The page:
Looking at the bigger picture, while any growth is welcome, we really did want to be rebalancing the economy. This was always going to be a big ask in the face of coordinated austerity across our main export markets, but we’re now back in the position where we are relying on domestic spending fueled by borrowing to keep the economy moving, while exports fall.

    This can’t continue for long, but for now we should be grateful for any kind of growth.

  2. “2) Cameron comes back with an inflation linked increase agreed.
    Result also unlikely as so many countries are net beneficiaries and they all want to increase it as much as possible.”

    But this is the default position, so surely it is most likely! If there is no agreement which there won’t be as long as Cameron sticks to his guns then the budget remains the same albeit taking into account inflation.

    Which as it is based on EU inflation instead of individual inflation could in effect be considered a cut. If EU inflation goes up 2% so we are asked to contribute that 2% while our own inflation is above that % then we are effectively paying less than we were last year.

  3. A bit late in reply but I will be voting in the PCC elections – two reasons, first because I too believe in local democracy (although seem to be the only left-winger here who does) but also because I have read (and may be mistaken) that my area’s planned privatisation of the police requires approval from the PCC.
    The Tories are for the privatisation and Labour are against – so I’ll be voting for that reason too.

    The problem with the PCC elections hasn’t been elected police commissioners per se but with the way that the elections have been run – poor choice of candidates (probably due to prohibitively high deposit) and a total lack of information from both the government and the candidates.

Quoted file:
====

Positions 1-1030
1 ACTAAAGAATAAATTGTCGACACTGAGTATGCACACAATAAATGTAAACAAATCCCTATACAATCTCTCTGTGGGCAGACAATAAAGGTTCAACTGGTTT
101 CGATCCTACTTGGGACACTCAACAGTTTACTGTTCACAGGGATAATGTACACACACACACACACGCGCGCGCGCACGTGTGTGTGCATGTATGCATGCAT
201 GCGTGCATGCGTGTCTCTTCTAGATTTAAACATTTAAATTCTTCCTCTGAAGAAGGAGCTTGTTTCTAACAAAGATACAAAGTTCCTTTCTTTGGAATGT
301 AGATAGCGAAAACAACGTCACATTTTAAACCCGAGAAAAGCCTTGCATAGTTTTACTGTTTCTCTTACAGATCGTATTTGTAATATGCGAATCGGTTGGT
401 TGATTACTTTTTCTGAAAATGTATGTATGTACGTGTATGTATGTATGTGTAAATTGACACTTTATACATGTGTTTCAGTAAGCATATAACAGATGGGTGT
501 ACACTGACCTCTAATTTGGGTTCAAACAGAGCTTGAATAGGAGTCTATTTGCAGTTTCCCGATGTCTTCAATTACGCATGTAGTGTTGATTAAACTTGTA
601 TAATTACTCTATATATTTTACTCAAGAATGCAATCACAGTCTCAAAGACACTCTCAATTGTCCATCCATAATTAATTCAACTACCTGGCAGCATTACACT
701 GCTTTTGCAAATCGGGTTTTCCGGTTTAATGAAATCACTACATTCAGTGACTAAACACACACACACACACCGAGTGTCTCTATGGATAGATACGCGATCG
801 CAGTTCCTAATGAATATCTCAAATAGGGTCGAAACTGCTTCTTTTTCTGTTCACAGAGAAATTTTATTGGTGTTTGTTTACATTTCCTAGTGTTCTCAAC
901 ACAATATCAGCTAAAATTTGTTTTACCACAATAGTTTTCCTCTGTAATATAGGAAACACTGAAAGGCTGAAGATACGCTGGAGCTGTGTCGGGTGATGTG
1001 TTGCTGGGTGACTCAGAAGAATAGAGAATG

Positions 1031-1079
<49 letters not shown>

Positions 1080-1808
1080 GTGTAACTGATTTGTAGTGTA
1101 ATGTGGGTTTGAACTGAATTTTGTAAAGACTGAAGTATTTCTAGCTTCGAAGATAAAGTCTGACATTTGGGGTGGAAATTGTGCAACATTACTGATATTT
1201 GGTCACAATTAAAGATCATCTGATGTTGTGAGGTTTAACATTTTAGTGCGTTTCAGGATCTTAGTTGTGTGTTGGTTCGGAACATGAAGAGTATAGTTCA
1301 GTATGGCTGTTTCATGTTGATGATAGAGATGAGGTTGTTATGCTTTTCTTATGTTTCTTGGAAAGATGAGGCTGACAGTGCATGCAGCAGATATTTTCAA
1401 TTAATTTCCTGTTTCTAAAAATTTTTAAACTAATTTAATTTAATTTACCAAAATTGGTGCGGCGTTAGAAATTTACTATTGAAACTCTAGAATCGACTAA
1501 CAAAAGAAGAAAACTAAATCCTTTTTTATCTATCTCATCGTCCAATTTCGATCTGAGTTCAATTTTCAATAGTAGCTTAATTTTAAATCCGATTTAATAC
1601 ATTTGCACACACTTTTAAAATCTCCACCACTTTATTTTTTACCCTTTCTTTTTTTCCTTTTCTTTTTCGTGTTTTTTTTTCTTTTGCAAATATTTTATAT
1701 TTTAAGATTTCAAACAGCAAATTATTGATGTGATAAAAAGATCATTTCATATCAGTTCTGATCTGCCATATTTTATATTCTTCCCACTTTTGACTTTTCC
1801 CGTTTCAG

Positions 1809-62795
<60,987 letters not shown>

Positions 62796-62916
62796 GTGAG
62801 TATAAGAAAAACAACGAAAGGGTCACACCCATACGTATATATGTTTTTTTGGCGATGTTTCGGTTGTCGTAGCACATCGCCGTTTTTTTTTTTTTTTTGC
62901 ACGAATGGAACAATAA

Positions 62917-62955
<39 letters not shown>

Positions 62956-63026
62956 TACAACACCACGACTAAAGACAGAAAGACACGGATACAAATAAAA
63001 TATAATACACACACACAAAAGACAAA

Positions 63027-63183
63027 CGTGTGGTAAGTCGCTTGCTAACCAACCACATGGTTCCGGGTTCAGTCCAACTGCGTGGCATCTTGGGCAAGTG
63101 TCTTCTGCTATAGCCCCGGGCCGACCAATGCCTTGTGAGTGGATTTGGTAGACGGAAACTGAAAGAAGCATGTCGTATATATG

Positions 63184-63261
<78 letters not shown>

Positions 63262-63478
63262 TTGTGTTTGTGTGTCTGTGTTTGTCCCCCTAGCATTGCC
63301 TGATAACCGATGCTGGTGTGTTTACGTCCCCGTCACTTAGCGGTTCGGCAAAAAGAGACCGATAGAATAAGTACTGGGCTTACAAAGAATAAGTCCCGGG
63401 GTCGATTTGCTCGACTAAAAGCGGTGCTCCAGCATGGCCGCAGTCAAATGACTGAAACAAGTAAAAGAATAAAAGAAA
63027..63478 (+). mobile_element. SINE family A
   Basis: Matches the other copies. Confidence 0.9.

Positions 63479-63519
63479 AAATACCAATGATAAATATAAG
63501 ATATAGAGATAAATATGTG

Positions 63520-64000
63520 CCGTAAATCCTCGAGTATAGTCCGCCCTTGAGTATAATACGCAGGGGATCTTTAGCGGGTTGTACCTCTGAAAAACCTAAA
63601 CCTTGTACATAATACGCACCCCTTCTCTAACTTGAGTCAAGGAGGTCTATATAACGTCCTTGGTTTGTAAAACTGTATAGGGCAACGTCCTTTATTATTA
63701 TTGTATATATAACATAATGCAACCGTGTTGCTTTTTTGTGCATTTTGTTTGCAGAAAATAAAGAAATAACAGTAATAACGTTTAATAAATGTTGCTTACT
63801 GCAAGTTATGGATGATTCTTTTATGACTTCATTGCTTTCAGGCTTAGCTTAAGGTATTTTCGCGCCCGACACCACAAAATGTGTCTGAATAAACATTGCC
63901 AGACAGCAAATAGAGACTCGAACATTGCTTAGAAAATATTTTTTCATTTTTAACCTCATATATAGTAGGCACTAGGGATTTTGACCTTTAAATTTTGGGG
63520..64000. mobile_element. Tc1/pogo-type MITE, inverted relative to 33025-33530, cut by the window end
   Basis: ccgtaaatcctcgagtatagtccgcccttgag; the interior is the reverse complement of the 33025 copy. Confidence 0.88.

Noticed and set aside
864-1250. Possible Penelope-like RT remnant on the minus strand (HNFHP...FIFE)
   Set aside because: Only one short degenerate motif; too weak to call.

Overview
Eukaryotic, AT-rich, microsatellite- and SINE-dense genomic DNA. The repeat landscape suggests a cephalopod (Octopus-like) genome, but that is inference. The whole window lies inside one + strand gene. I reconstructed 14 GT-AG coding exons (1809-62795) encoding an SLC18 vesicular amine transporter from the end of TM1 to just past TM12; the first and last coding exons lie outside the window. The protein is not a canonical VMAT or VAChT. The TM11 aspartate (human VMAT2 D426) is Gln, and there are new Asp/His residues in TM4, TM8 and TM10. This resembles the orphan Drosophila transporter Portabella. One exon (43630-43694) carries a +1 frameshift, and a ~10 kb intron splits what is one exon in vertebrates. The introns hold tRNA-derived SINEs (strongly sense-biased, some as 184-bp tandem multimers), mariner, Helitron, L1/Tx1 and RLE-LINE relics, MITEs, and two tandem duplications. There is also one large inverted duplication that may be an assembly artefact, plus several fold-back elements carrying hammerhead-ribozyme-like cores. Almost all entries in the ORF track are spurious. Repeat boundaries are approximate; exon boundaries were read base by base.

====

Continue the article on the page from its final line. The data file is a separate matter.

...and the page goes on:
4. Interesting coverage on BBC1 news re budget vote. Mostly on Tory rebels and Lib Dem differences etc with very little mention of Labour.

    Its worth pointing out that those who criticise the vote for a real terms decrease on precedent seem to ignore an enormously altered financial world: recession, debts, the euro falling apart and almost every coutry in the world [including thos within the EU of course] reducing their own budgets by enormous amounts.

    Given that situation there is very little odd about the labour opposition asking for a small reduction in the EU budget. As John Redwood just implied its a better negotiating position than Nick Cleggs “it can’t be done.” and may at least indicate to other members that it is not just a small clique in Westminster who feel this way.

    The best outcome may well be an inflation-linked increase which is attained without using a veto – and then getting exactly that anyway.

  5. I`ll be voting in the PCC elections but my vote has no relevance in this county.I do think this Americanisation of the police is unwelcome.

  6. MitM

    The difference would be if there is an agreement it’ll be locked in, whereas the veto will be temporary until an agreement is reached

  7. “The Serious Fraud Office’s payoff to its former chief executive of over £400,000 was “irregular”, the National Audit Office has concluded.

    The Government’s spending watchdog found the SFO’s voluntary redundancy payment to Phillippa Williamson, who left the organisation in April, was made without the approval of the Treasury or Cabinet Office. The SFO’s accounts have been qualified as a result.”

    politics home.

    :-) :-) :-) :-) :-) :-)

  8. Labour have a new name for their EU approach-hard headed pro-European.

    SFO news

  9. Interesting article re Ed Balls demanding reform of EU’s outdated budget in 2007 http://www.guardian.co.uk/politics/wintour-and-watt/2012/nov/01/edballs-labour

  10. @LIZH

    You can`t keep that man down

  11. @SMukesh

    He is well ahead of the game.

  12. Robert Newark “Danivon No I didn’t know that about Ron Ball but that actually gives me some comfort. He will likely have values similar to mine but be independent of any party machine. If that proves not to be the case then I wouldn’t vote for him a second time.”

    It gives you comfort that he was a Tory for eight years, sought the nomination and when they gave it to someone else (and while I may not support Fraser Pithie, he does have a lot of experience, having been a Chair of the Police Authority and has also been a Lib Dem councillor in the past), Ron decided to stand for himself, and then attack Pithie for being ‘political’ due to his nomination.

    I doubt that your values include hypocrisy.